This article was the featured publication of the month of the School of Public Health website. If you missed the video you can watch it now on your website here.
A novel innate immune sensor of viral infection
Our immune defense begins with pathogen recognition by a family of proteins called Toll-like receptors (TLRs), which sense microbial molecules and activate innate host defenses. In humans, there are 10 identified TLR members, designated TLRs 1–10. Of those, TLR10 remains the only one without a defined ligand and function.
Suki LEE’s lab at HKU-Pasteur Pasteur Research Pole and Centre of Influenza Research, School of Public Health, has filled this gap by discovering that TLR10 is an innate viral sensor. She found that influenza virus infection increased TLR10 expression, which, in turn, contributed to amplification of the production of proinflammatory cytokines and interferons. Compared with seasonal influenza H1N1, the highly pathogenic avian influenza H5N1 was a more potent inducer of TLR10, suggesting that TLR10 expression and signaling may be related to pathogenicity.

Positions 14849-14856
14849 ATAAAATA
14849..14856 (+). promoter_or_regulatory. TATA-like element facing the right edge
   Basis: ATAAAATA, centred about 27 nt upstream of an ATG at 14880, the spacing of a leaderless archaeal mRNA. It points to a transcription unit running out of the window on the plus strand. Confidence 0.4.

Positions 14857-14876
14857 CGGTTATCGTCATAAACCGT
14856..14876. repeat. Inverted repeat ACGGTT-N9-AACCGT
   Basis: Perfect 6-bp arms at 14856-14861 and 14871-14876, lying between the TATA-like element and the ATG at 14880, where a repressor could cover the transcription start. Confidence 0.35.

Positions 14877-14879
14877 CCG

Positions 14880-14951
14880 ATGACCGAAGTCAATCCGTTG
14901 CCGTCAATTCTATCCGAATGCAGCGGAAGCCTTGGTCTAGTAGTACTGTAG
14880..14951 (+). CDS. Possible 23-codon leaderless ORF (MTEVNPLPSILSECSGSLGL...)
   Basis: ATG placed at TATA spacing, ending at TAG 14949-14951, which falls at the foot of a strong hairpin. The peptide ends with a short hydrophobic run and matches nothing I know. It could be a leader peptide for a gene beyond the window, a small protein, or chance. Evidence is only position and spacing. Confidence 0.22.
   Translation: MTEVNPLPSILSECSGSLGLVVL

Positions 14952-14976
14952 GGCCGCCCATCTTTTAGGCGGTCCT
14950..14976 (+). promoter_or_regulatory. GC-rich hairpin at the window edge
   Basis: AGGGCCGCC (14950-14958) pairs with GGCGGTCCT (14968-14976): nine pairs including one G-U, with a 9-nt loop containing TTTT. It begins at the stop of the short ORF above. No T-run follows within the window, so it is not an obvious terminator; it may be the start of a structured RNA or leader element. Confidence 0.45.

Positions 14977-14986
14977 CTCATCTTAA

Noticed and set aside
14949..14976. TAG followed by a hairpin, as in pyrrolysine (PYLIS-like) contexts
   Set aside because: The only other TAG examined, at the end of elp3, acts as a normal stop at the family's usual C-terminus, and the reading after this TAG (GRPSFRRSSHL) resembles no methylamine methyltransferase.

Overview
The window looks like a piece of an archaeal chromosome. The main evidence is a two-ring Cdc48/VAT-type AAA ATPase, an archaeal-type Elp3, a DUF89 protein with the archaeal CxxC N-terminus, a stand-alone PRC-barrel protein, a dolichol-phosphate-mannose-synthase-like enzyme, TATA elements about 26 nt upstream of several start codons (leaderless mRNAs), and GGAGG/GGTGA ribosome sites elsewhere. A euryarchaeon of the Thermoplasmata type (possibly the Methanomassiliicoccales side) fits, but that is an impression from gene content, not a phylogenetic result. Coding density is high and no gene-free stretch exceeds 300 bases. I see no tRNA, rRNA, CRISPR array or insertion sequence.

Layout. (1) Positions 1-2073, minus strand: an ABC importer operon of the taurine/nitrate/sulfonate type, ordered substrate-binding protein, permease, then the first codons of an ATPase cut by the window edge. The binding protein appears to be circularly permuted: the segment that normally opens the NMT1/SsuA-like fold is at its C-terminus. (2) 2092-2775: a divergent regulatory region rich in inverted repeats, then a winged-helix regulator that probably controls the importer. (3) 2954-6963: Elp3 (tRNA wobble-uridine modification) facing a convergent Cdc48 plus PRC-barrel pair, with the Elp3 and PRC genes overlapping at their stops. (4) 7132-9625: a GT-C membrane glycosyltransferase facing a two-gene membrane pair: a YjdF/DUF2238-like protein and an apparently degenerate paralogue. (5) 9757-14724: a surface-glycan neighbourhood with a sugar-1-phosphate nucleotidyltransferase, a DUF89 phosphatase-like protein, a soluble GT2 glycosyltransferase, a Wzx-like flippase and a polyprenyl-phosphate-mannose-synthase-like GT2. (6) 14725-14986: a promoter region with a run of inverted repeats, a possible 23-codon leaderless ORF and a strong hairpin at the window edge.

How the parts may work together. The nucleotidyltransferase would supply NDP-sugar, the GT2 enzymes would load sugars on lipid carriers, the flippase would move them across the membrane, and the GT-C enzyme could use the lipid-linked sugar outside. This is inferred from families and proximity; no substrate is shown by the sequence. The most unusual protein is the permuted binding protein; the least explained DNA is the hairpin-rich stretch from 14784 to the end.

This work entitled "Toll-like receptor 10 is involved in induction of innate immune responses to influenza virus infection" has been published in PNAS.
Suki and her lab are now working on the ligand identification of TLR-10. By developing specific ligands or inhibitors they may be able to either enhance innate immune defenses or suppress damaging inflammatory responses, thereby providing novel therapeutic option to treat diseases in which TLR10 signaling is involved.